All of the U.S. corn is now planted and weather is the main focus of the market until we are past the key yield-development timeframe.
However, the yield-development timeframe will occur a little later than normal, leaving July 4 through the July 25 as our timeframe most sensitive to weather.
Our summer month weather premium high has already been achieved by the market.
The USDA is currently forecasting 2013 planted acres at 97.4 million, slightly more than last year and the largest planted acreage since 1936.
Trendline yields are not a requirement, but with crop ratings as high as they are, trendline-plus yields are almost guaranteed.
How low prices go are dependent on the commodity funds. Funds are currently net long with 108,518 contracts, indicating they have lots of liquidating yet to do if they are to get out of all net long positions.
Typically, funds exit long piositions during the third quarter of the year as the market trades lower into harvest, before funds buy into fresh longs in the last quarter of the year in hopes of a post-harvest rally.
A dry period in July or the threat of frost could force a short-covering rally, so be quick to change your marketing strategy if adverse weather threatens the Midwest.
The key pod-setting stage looks to begin about July 20 and last until the Aug. 10, at which the biggest gains in yield estimates can surface with timely rain or biggest upside gains in futures will occur if heat and dryness occurs.
Highs are usually in by July’s end, but highs have likely occurred in early June unless threatening conditions develop during the podsetting stage that will reduce yields and drive prices higher.
With volatility extremely high, this is a high-risk weather market. Rain events that occur in late July and the first week of August should be sold as this will help the development of the crop. The USDA recently forecasted seeded acres at 77.7 million, the largest seeded crop in history.
Funds are net long over 109,924 contracts. Funds typically liquidate longs after the podsetting stage is completed.
Corn closed the week $.19 3/4 lower. Last week, private exporters announced sales of 120,000 metric tons of U.S. corn to an unknown destination.
In the weekly export sales report, new crop corn sales were only 3.2 million bushels. Clearly, foreign buyers are not concerned about getting forward coverage of corn ahead of harvest.
Last week, the crop progress report showed 67 percent of nationwide corn rated good-to-excellent. This compares to 65 percent the prior week.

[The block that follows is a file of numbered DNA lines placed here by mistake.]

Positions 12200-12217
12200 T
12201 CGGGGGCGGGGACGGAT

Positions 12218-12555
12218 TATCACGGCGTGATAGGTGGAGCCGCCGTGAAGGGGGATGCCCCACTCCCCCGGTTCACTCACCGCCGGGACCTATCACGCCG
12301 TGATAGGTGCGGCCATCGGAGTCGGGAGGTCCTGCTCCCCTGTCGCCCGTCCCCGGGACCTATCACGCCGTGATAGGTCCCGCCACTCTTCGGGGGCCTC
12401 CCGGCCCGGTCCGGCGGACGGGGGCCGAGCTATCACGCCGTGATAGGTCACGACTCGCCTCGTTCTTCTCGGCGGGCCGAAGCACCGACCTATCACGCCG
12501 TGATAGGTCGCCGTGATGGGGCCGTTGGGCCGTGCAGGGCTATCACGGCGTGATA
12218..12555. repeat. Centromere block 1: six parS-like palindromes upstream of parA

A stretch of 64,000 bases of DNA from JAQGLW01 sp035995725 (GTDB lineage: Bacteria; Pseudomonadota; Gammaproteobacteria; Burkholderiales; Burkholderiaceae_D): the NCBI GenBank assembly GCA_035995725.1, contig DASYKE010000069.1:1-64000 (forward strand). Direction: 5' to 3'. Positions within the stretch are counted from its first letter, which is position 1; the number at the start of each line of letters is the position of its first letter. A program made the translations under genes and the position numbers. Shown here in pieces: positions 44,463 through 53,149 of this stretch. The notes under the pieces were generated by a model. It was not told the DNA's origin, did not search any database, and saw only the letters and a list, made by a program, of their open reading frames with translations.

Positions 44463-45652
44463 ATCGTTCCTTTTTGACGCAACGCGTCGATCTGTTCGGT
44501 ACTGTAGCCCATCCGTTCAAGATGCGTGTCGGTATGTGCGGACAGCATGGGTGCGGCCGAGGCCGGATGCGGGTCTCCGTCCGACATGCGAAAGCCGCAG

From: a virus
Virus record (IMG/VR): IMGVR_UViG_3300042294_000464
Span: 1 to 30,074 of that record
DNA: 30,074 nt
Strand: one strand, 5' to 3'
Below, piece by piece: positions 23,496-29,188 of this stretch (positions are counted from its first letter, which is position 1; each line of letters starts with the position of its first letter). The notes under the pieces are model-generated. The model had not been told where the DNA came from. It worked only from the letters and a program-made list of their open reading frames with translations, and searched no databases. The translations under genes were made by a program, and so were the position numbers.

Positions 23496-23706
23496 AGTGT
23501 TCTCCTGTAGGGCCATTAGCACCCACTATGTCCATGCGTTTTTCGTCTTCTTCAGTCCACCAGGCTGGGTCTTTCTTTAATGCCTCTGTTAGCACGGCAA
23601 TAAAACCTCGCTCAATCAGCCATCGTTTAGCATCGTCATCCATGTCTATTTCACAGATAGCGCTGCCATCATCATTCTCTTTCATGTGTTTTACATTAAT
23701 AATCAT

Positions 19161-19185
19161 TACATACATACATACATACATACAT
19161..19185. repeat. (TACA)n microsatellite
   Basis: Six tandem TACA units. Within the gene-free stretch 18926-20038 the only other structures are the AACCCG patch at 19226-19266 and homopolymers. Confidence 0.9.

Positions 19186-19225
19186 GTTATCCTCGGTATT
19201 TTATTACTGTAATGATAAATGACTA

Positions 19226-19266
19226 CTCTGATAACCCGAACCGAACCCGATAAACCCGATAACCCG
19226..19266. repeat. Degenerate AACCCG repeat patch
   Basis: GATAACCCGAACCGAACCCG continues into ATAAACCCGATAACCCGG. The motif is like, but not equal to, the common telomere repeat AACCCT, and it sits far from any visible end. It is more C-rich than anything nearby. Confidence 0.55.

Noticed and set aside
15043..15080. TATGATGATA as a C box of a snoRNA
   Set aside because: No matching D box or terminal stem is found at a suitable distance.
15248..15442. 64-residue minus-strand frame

Conditions look to improve again as the warmer temperatures mixed with rainfall improve the crop. Without the threat of a major weather problem, seasonal highs, which are normally in by June 23, are already in place. The USDA’s projection of a 14.005 billion bushel-crop looks to push harvest lows to major weekly support of $3.91.
Demand will look to improve as we get closer to harvest as foreign buyers will try to time the harvest lows to gain forward coverage.
Informa’s estimate of 89 million harvested corn acres and 160 bushels per acre yield alludes to a crop of more than 14 bb with a 2013/2014 carryout over of 2 bb.
Strategy and outlook: Producers are now 100 percent sold of 2012/13 crop and are also 50 percent sold of the 2013/14 crop.
Producers own December corn puts on 50 percent of 2013 production. We will look to buy at-the-money calls if weather turns adverse.
Soybeans closed the week $.23 3/4 lower from last week. Last week, private exporters noted no private sales.
In the weekly export sales report, new sales were decent at 9.2 mb. The weekly crop progress report showed nationwide soybeans rated 67 percent g-to-e.
This compares to 65 percent the prior week.
The soybean crop was in need of sunshine and warmer temperatures during June to establish its root system, which is exactly what occurred. This is the reason why November soybeans have removed a dollar of weather premium from prices during that timeframe. Normal weather during July will push prices lower as a huge, record large crop will be realized. Seasonal highs are normally in by June 23 and unless weather turns adverse, highs are in place. Informa said the US 2013-14 soybean crop is estimated at 3.376 billion bushels, based on 76.918 million acres harvested and a yield of 43.9 bushels per acre.
Strategy and outlook: Producers are 100 percent sold of the 2012/13 production and are 40 percent sold of 2013/14. Sell 10 percent at $13.45 against the January contract.
Producers own November puts on 50 percent of 2013 production.
This material has been prepared by Brian Hoops, president and senior market analyst of Midwest Market Solutions Inc. and is, or is in the nature of, a solicitation. This material is not a research report prepared by Midwest Market Solution’s Research Department.
The risk of loss in trading futures and/or options is substantial and each investor and/or trader must consider whether this is a suitable investment. Past performance, whether actual or indicated by simulated historical tests of strategies, is not indicative of future results. Trading advice is based on information taken from trades and statistical services and other sources that Midwest Market Solutions believes are reliable. We do not guarantee that such information is accurate or complete and it should not be relied upon as such.
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